UPDATE: The job performance review for City Manager Ott ended a little before 5:00 PM. Mayor Adler says the majority of council approves of Ott and wants to keep him. Tomorrow during Executive Session, Ott's salary and bonus will be discussed. Ott calls the meeting a "good conversation." He says it's too far off to tell what he will do if offered the position with the City/County Management Association.
The Austin City Council is about to take the month of July off. So this is a big week for them tying up some loose ends. Among them, reviewing the job performance of City Manager Marc Ott.
The review is happening behind closed doors in executive session. They started talking at noon and we've been told the meeting may last until 7 or 8 tonight.
Ott has been taking some heat for different things over the last several years. Most recently he reprimanded Police Chief Art Acevedo for talking too much in public about the shooting of unarmed teen David Joseph. Many sided with the chief.
Earlier this week, Ott sent a letter to Mayor Adler and council saying he's a finalist for the Executive Director job at the City/County Management Association. Adding that he's been recruited by cities all over the world but always declined because of his love for Austin.
Council Member Don Zimmerman is in support of removing Ott. He stepped out of this afternoon's meeting and told us so far the majority of council doesn't feel the same way.
"The letter that was released Monday in my opinion was nothing but a political tool to try to invoke sympathy and maybe get his supporters to say 'oh he might be going to another job, we better give him a bunch more money.' Remember what happened with the police chief and the job in San Antonio? 'oh let's put a bunch of money in front of him to keep him here!' I think the City Manager wants us to do the same," Zimmerman said.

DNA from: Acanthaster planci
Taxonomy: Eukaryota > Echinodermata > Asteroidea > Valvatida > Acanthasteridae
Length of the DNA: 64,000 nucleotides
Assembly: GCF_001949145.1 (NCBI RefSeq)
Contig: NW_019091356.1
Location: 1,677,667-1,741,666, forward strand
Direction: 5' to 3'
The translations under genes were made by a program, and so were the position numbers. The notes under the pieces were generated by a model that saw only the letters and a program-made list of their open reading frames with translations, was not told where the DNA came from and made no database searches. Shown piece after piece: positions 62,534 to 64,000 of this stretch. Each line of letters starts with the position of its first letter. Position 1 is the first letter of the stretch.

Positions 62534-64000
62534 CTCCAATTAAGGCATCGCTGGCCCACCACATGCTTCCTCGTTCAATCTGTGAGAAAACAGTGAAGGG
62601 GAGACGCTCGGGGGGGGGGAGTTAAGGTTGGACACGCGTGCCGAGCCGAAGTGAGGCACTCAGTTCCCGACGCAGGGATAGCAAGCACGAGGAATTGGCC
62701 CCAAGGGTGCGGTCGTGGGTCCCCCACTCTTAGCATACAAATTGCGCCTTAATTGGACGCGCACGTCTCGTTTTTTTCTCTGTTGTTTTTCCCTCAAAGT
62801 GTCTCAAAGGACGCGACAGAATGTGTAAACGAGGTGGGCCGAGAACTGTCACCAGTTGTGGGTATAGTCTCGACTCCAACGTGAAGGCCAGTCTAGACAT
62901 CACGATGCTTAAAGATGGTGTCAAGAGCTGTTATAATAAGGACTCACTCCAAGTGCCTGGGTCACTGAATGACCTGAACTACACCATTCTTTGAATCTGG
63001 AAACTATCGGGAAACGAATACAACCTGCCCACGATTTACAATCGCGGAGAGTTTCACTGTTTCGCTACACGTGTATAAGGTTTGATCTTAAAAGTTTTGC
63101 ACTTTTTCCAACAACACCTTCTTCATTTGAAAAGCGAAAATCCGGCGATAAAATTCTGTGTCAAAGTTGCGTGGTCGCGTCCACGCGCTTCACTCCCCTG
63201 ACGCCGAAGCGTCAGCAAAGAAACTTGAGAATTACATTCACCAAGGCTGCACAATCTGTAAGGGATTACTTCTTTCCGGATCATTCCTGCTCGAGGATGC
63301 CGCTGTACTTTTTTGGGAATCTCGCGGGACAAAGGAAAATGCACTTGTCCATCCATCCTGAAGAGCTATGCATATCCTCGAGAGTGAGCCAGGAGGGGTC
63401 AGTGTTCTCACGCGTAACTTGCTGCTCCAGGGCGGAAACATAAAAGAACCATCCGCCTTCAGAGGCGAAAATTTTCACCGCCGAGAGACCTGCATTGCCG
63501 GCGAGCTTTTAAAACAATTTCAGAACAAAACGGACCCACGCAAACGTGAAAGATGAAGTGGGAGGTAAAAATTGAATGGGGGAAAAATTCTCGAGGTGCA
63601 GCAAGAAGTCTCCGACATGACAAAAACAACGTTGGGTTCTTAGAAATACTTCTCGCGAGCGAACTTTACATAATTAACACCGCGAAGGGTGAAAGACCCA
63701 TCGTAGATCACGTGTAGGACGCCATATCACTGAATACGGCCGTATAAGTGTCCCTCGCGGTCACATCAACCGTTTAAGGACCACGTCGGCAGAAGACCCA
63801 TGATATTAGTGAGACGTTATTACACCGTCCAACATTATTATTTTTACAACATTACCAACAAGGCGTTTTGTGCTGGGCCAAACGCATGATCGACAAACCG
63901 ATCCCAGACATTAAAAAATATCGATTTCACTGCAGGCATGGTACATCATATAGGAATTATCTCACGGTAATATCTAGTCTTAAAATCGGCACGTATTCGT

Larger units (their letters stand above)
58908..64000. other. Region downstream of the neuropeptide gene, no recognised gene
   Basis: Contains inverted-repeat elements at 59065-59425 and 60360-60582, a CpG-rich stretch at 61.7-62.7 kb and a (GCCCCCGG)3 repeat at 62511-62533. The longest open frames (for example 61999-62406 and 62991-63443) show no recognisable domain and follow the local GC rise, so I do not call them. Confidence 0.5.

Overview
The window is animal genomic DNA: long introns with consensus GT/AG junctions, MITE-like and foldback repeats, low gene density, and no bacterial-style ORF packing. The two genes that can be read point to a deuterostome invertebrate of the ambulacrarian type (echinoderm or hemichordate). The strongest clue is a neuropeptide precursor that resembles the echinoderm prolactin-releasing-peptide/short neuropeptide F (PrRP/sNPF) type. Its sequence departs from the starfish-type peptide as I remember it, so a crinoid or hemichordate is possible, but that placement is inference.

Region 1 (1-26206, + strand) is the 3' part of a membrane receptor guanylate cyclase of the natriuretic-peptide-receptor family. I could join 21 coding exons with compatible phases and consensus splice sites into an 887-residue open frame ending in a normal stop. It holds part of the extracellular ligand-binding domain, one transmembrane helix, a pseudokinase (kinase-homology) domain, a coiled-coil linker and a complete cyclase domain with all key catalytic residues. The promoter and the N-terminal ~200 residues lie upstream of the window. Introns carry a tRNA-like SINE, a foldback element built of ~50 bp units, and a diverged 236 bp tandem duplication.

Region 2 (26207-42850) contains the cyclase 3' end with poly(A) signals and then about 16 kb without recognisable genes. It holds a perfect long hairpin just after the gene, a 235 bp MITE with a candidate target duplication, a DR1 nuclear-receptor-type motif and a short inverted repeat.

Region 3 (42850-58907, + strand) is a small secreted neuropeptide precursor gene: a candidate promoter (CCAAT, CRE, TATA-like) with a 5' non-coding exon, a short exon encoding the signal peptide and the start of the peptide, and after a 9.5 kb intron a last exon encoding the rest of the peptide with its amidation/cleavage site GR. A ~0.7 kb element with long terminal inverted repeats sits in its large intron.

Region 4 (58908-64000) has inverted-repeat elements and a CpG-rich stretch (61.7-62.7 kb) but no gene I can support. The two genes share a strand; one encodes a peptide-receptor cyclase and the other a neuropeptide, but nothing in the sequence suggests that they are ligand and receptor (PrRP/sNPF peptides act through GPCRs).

Another big topic at tomorrow's council meeting, council will decide what November's mobility bond will look like. Wednesday morning, businesses and community groups came together at City Hall to support the Mayor's idea for fixing traffic.
Adler is proposing a $720 million mobility bond.
It may sound pricy but Adler is hoping council and later voters will quote "go big or go home."
In fact, he's calling it the "go big corridor plan."
Businesses and groups who support the Mayor's plan talked it up at City Hall Wednesday morning.
"This sized package will be a compliment to Senator Watson's valiant efforts to leverage money from this package into creating billions of dollars in investment to at least improve if not fix I-35," said Ted Siff with the "Get Austin Moving Coalition."
Siff says he prefers to describe the plan as 'transformative.' He says the word 'big' applies to every version of the bond that's been pitched...including the $300 million version the Mobility Committee decided on...but he says the Mayor's plan will create real change.
"It's affordable in that it would require only 2 cents or about $5 a month in additional property taxes, actually over the next several years," Siff said.
The plan calls for nearly $500 million in improvements for roads like North and South Lamar, Guadalupe and many more. Also sidewalks, trails and bike lanes.
Last week, Bike Texas told Fox 7, the Mayor's 'go big' plan is too big.
"We would say it should be $500 million and that it should be about $300 million for sidewalks and protected bike lanes for the reasons I mentioned before for public health, quality of life and congestion easement and then $200 million on the corridors," said Robin Stallings with Bike Texas.
But Bike Austin thinks 720 mil is the only way to ride.
"The biggest problem right now and I think it applies to cyclists and drivers, is that we're expected to mix on our roads and that creates a stressful situation for everybody. The brilliance of this plan to transform our corridors is that it will not only move traffic more efficiently, it will create protected bike lanes to keep cyclists out of your way if you're driving," said Miller Nuttle with Bike Austin.
Also on Thursday, ridesharing is back on the agenda. The controversial fingerprinting rules that forced Uber and Lyft out aren't even being enforced because there are no penalties set for violating the rules.
Council is expected to fix that.